Diabetes is a disease which has a significant impact on individuals, family and society (DH, 2002). It affects 1.4 million people across the UK (Hilton and Digner, 2006). Such is the significance of the disease for the National Health Service (NHS) and other resources and services, that the Department of Health published the National Service Framework (NSF) for Diabetes in 2002, setting standards for the diagnosis and management of diabetes (DH, 2002).
Diabetes is separated into different types and presentations of the disease. Diseases are characterised by high blood glucose due to a lack of insulin or impaired response to insulin (DH, 2002). In Type 1 Diabetes, the pancreas does not produce insulin because the cells which produce it, Beta cells in the Islets of Langherhans, have been destroyed by the body’s own immune system (DH, 2002; Watkins, 2003). This is the form of diabetes which will be dealt with in this case study. Type 2 diabetes is associated with older age of onset, and is characterised by reduction in insulin production and a degree of insulin resistance (Watkins, 2003).
The patient, G, presents at 4am via paramedic ambulance at the Accident and Emergency department following collapse at her place of work. G is 23 years old, and was diagnosed with Type 1 Diabetes 8 months ago. She has been prescribed twice-daily insulin and diet modifications but is known to be non-compliant with this regime and has presented previously to diabetic clinic with worsening complications including loss of vision due to diabetic retinopathy. This is due to her commitment to maintaining her pre-diagnosis body image and also due to lifestyle factors. She studies health and beauty at a local college, and also works late nights at a gentleman’s club. She has not coped well with her diagnosis of Type 1 diabetes, being a hitherto independent young woman who travelled the world.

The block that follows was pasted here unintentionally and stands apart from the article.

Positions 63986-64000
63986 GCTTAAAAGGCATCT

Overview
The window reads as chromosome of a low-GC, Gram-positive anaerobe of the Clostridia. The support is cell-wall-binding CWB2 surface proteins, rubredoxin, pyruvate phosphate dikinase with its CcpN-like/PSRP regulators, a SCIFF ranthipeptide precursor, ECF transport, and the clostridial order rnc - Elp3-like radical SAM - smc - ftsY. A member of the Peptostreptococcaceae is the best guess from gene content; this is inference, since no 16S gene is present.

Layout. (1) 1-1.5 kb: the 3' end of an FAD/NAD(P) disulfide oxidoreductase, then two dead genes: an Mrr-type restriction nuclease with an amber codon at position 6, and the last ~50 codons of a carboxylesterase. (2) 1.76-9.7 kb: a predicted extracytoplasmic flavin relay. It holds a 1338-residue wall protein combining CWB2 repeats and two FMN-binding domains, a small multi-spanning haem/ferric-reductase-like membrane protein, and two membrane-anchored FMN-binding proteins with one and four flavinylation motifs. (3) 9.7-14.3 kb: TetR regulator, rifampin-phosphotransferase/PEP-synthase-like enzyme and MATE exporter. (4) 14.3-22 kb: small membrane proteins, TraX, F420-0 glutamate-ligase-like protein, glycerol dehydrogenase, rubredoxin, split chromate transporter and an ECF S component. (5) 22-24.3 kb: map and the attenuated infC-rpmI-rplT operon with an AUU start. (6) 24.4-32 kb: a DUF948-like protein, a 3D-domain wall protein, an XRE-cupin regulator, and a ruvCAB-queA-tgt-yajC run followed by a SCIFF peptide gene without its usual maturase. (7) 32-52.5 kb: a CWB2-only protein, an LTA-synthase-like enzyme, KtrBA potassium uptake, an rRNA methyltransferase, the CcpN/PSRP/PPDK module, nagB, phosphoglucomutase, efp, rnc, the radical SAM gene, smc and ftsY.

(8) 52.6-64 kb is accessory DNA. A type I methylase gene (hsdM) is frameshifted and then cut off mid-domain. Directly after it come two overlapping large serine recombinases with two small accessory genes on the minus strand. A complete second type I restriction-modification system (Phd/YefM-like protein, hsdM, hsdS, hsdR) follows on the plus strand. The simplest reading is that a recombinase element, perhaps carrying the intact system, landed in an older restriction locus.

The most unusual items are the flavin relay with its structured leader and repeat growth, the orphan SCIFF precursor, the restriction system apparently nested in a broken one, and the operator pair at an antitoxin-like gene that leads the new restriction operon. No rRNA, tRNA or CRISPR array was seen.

On admission, G is unconscious, and her hospital record identifies her as diabetic. Her symptoms suggest either acute hypoglycaemia or Diabetic Ketoacidosis (DKA). Hypoglycaemia in Type 1 Diabetes is usually due to an overdose of insulin, lack of carbohydrate intake, excessive exercise, or a combination of any of these factors. DKA is a potentially life-threatening condition caused by an inadequate concentration of insulin in the blood (DH, 2002; Hankin, 2005). As a result, the body’s cells cannot use glucose for energy and instead draw on the body’s fat reserves, causing blood glucose to rise but also causing an increase in ketone bodies, the by-products of fat metabolism (DH, 2002).
There are two distinct sets of clinical needs in this case. Watkins (2003) states that the needs of the diabetic patient are: save life; alleviate symptoms; prevent long-term complications; reduce risk factors such as smoking, hypertension, obesity and hyperlipidaemia; educate patients and encourage self-management. Initially, G needs immediate resuscitation, stabilisation of her diabetes and diagnosis and treatment of all aspects of her current condition.